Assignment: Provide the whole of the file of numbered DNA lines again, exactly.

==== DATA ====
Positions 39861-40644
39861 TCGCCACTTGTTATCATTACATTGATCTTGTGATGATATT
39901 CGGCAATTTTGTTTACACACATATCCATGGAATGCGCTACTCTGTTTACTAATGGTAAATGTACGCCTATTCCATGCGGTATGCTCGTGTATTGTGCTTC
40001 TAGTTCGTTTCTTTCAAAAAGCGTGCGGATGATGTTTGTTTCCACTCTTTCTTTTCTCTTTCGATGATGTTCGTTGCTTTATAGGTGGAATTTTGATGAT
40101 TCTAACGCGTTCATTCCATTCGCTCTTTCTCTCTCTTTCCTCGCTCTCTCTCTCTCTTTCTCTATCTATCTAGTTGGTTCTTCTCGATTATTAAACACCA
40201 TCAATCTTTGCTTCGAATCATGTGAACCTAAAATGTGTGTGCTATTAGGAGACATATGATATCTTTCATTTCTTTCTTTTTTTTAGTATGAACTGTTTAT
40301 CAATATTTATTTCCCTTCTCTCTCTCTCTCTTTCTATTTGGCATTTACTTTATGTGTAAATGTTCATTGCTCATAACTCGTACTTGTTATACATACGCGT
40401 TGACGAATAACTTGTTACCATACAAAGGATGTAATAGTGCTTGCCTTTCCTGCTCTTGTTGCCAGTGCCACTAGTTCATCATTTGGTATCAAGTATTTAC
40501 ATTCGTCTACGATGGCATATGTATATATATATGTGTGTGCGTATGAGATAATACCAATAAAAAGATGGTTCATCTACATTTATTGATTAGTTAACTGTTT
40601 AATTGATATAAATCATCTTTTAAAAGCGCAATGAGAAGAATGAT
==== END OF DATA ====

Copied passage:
Positions 39861-40644
39861 TCGCCACTTGTTATCATTACATTGATCTTGTGATGATATT
39901 CGGCAATTTTGTTTACACACATATCCATGGAATGCGCTACTCTGTTTACTAATGGTAAATGTACGCCTATTCCATGCGGTATGCTCGTGTATTGTGCTTC
40001 TAGTTCGTTTCTTTCAAAAAGCGTGCGGATGATGTTTGTTTCCACTCTTTCTTTTCTCTTTCGATGATGTTCGTTGCTTTATAGGTGGAATTTTGATGAT
40101 TCTAACGCGTTCATTCCATTCGCTCTTTCTCTCTCTTTCCTCGCTCTCTCTCTCTCTTTCTCTATCTATCTAGTTGGTTCTTCTCGATTATTAAACACCA
40201 TCAATCTTTGCTTCGAATCATGTGAACCTAAAATGTGTGTGCTATTAGGAGACATATGATATCTTTCATTTCTTTCTTTTTTTTAGTATGAACTGTTTAT
40301 CAATATTTATTTCCCTTCTCTCTCTCTCTCTTTCTATTTGGCATTTACTTTATGTGTAAATGTTCATTGCTCATAACTCGTACTTGTTATACATACGCGT
40401 TGACGAATAACTTGTTACCATACAAAGGATGTAATAGTGCTTGCCTTTCCTGCTCTTGTTGCCAGTGCCACTAGTTCATCATTTGGTATCAAGTATTTAC
40501 ATTCGTCTACGATGGCATATGTATATATATATGTGTGTGCGTATGAGATAATACCAATAAAAAGATGGTTCATCTACATTTATTGATTAGTTAACTGTTT
40601 AATTGATATAAATCATCTTTTAAAAGCGCAATGAGAAGAATGAT